of the nature of the gig economy, problems of this kind appear more prevalent than ever before. We highlighted
some designing principles for creating
platforms that facilitate trust. A suggestion for students interested in creating
socio-technological systems is thus to
focus not just on the technical aspects
that make a website work, but also on
the social elements that facilitate interactions in a platform. We think combining sociological imagination with
technological skills is a fundamental
step for achieving a successful design.
[ 1] Sundararajan, A. The Sharing Economy: The End
of Employment and the Rise of Crowd-Based
Capitalism. MIT Press, Cambridge, 2016.
[ 2] Nunberg, G. Goodbye jobs, hello ‘gigs’: How one word
sums up a ne w economic reality. NPR. January 11,
[ 3] Bessen, J. Learning by doing: The real connection
between innovation, wages, and wealth. Yale
University Press, New Haven, 2015.
[ 4] Riegelsberger, J., Sasse, M. A., and McCarthy, J.
D. Shiny happy people building trust?: Photos on
e-commerce websites and consumer trust. In
Proceedings of the SIGCHI Conference on Human
Factors in Computing Systems (CHI ‘03)(Florida,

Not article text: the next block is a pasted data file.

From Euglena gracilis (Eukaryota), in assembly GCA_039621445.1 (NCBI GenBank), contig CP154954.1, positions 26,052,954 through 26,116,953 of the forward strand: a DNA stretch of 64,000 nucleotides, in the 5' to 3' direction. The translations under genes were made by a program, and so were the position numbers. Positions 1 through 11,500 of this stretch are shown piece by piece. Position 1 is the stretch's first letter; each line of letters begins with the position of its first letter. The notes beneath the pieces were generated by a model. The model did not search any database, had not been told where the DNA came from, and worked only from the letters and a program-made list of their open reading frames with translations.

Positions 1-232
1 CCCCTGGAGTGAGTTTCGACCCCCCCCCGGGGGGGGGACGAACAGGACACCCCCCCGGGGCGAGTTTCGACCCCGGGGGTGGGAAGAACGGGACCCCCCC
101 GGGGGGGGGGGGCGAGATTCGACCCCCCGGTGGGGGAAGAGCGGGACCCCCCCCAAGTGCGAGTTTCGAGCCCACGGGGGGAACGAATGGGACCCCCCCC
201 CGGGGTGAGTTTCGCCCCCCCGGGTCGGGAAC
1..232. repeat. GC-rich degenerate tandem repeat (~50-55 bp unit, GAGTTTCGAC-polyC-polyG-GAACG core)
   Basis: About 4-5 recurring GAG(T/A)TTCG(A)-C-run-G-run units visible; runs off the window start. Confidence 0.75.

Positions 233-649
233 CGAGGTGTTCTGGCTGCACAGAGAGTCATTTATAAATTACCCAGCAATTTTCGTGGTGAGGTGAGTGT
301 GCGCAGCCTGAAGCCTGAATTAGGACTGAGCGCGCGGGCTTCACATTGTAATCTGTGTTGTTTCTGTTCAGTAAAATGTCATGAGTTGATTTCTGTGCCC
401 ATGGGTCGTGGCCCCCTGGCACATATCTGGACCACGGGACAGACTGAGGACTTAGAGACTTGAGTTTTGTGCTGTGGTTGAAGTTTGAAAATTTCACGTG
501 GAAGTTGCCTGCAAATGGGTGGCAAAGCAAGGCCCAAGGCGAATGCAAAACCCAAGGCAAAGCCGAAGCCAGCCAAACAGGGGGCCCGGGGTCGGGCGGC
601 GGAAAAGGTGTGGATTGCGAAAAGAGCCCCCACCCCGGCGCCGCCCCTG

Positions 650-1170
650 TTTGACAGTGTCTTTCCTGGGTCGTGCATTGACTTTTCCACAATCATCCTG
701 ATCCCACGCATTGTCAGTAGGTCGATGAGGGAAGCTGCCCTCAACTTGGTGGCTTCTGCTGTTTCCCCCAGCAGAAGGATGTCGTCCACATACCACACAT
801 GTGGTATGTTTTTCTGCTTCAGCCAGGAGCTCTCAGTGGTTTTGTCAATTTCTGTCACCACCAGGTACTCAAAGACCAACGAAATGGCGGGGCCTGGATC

April 5-10). ACM, New York, 121-128,
[ 5] Donath, J. Signals in social supernets. Journal of
Computer-Mediated Communication 13, 1 (2007),
Paolo Parigi is the associate director of computational
social science at IRiSS, Stanford University. Parigi is
interested in studying trust in online communities. He is
currently trying to find ways to quantify the impact of trust
among Uber users. He has a Ph.D. in sociology and an M. A.
in quantitative methods, both from Columbia University.
Xiao Ma is Ph.D. student in information science at Cornell
Tech, and a past research intern at Airbnb. Her research
focuses on self-disclosure, identity, and trust in online
communities. Ma has a B. S. in microelectronics from
Peking University in Beijing, China.
© 2016 Copyright held by Owner(s)/Author(s).
Publication rights licensed to ACM.
creates challenges for people on both
ends of the job market when assessing
the trustworthiness of each other. After
all, with all these choices of potential